Don't miss Robert Redford in 'The Old Man and the Gun' (21. Feb). This American heist film boasts a powerful performance from Redford who portrays real-life career criminal Forrest Tucker, an unrepentant bank robber out for his last taste of glory.
The final film of February is an Australian production. 'The Merger,' (28.Feb) tells the story of a former star footballer who returns to his hometown only to find his political views aren't welcome. When he is persuaded to take over coaching the struggling local footy team, his idea to recruit refugees to make up the numbers takes the community on a journey of change.
The start of March will see the premiere of the US, UK and Irish collaboration 'The Favourite.' This outrageous period comedy stars an enviable ensemble cast of Emma Stone, Oliva Colman and Rachel Weisz. In the early 18th century, a frail and capricious Queen Anne (Colman) sits on England's throne. Her confidant and de facto ruler of England, Lady Sarah (Weisz), is soon to be usurped by a new servant to the Queen, Abigail (Stone).
The second offering of March is 'Burning,' (14. Mar) a mystery thriller based on a short story by world-renowned author Haruki Murakami and directed by South Korean director Lee Chang-dong. Jong-soo (Yoo Ah-in) is a rival for the affection of Hae-mi (Jeon Jong-seo) who is also pursued by Ben (Steven Yeun).
From the acclaimed screenwriter of 'Let the Right One In,' comes the Swedish feature-length film 'Border.' (28. Mar). Described by The New Yorker as 'a fever dream of madness, a remarkable feat of pure imagination and outré filmmaking,' Border tells the tale of a customs officer who can smell fear. When the officer develops an unusual attraction to a strange traveller while aiding a police investigation, she is forced to call into question her entire existence. Shocking and provocative, 'Border,' is not to be missed.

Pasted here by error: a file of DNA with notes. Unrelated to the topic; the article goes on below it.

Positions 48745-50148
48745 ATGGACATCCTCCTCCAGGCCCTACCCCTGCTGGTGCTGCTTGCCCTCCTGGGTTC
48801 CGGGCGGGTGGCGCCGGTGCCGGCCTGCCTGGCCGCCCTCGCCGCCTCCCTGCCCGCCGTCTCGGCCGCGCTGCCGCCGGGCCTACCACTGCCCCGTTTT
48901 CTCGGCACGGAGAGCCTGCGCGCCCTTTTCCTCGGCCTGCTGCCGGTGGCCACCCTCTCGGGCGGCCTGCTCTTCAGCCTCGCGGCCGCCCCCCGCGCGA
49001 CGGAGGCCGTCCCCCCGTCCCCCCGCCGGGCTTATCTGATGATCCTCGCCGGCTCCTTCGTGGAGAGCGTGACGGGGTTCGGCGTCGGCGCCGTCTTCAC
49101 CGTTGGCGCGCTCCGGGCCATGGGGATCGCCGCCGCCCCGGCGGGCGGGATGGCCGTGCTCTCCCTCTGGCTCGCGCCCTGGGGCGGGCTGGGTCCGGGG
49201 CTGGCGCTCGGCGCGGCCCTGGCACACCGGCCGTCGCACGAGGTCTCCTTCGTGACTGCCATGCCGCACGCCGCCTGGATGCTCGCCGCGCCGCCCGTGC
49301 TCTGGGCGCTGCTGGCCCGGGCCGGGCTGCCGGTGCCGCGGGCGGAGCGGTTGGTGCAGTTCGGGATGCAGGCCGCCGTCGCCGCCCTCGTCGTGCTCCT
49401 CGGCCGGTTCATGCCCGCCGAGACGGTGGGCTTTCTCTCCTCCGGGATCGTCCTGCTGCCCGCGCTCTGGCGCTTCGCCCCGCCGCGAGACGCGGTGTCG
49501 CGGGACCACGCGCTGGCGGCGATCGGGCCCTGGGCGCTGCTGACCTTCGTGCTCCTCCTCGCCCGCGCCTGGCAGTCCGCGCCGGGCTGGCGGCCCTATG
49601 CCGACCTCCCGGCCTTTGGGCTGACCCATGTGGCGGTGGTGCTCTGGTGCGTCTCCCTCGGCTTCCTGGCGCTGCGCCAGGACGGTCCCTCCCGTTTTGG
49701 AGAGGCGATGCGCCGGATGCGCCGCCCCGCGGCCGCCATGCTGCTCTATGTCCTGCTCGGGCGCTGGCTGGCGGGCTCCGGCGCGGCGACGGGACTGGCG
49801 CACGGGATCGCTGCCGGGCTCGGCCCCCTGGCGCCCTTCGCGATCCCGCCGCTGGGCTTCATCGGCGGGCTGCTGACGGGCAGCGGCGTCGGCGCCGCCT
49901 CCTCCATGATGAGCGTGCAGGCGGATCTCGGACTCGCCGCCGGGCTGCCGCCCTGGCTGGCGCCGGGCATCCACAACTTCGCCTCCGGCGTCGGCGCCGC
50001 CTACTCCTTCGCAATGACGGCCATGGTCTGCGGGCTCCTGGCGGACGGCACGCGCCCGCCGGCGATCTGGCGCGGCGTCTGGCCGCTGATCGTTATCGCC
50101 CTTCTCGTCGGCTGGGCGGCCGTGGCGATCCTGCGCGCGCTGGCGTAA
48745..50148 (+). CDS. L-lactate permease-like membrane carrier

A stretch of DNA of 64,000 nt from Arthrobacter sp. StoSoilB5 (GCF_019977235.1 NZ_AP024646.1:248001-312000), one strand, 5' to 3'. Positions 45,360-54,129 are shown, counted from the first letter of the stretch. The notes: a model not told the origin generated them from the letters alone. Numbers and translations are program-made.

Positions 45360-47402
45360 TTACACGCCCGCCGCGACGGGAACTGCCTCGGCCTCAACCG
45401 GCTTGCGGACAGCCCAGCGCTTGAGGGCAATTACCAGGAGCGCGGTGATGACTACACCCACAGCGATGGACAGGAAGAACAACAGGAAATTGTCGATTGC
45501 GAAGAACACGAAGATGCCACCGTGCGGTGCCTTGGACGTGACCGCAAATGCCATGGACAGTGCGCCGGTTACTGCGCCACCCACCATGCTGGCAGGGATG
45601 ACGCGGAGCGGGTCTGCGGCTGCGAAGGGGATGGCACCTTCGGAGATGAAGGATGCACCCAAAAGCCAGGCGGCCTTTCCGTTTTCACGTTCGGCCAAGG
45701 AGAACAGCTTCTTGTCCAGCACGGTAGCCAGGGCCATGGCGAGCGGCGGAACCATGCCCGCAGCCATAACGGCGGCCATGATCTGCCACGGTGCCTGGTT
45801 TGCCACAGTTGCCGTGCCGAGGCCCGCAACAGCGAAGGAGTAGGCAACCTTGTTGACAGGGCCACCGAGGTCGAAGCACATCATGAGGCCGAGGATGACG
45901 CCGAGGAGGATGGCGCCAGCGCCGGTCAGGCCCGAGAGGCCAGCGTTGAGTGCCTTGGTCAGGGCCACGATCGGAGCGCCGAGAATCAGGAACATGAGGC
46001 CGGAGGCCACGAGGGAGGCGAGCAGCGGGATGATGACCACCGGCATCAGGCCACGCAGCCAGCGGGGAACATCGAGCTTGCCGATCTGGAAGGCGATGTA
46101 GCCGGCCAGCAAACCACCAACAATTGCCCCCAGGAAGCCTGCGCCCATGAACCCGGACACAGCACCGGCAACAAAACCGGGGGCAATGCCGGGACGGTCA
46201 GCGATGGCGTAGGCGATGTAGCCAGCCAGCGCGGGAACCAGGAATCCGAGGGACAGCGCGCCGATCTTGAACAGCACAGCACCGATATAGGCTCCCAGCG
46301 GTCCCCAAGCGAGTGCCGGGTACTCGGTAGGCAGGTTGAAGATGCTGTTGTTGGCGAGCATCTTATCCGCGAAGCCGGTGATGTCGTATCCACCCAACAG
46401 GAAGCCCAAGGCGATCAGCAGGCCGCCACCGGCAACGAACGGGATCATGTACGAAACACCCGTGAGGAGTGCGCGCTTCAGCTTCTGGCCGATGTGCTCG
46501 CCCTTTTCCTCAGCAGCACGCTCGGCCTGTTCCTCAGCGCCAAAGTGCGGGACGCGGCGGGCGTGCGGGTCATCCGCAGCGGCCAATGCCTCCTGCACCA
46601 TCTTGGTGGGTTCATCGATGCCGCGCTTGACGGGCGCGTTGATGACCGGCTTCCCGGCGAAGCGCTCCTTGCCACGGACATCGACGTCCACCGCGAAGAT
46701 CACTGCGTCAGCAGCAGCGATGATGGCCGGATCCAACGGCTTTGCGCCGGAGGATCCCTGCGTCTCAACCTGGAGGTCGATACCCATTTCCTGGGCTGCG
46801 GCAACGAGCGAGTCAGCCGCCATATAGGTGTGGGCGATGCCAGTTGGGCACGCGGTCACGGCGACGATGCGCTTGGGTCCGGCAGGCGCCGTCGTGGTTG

April will see the premiere of 'Foxtrot,' (04. Apr) winner Grand Jury Prize, Venice Film Festival 2017. This Israeli film tells the story of a couple informed that their son Jonathan has died in the line of duty in the Israeli army. As they come to terms with the news and prepare for the funeral, they're informed that a horrifying mistake has been made. Meanwhile, we get a glimpse into Jonathan's life manning an isolated checkpoint.
Barry Jenkins follows up his Oscar Best Picture winning 'Moonlight' (2016) with 'If Beale Street Could Talk' (11. Apr). In early 1970s Harlem, daughter and wife-to-be Tish vividly recalls the passion, respect and trust that have connected her and her artist fiancé Alonzo Hunt, who goes by the nickname Fonny. Friends since childhood, the devoted couple dream of a future together, but their plans are derailed when Fonny is arrested for a crime he did not commit. This beautifully crafted lyrical tale of joy and heartbreak is based on James Baldwin's novel of the same name.
The final film of the Sligo Film Society season won the Jury Award at Cannes Film Festival 2018. Director Nadine Labaki's 'Capernaum' (18. Apr) is a powerful Lebanese drama, chronicling the beleaguered life of 12-year-old Zain (Al Rafeea). Overcome with anger, when his 11-year-old sister is married off, Zain escapes from his parents and begins a journey that leads to him filing a lawsuit against his parents for giving birth to him. 'Capernaum' stunningly portrays Zain's anger, determination and courage.
And when Sligo Film Society concludes, aemi touring programme will showcase a series of short films curated by artists Sarah Browne and Vivienne Dick on Thursday, April 25th and May 2nd.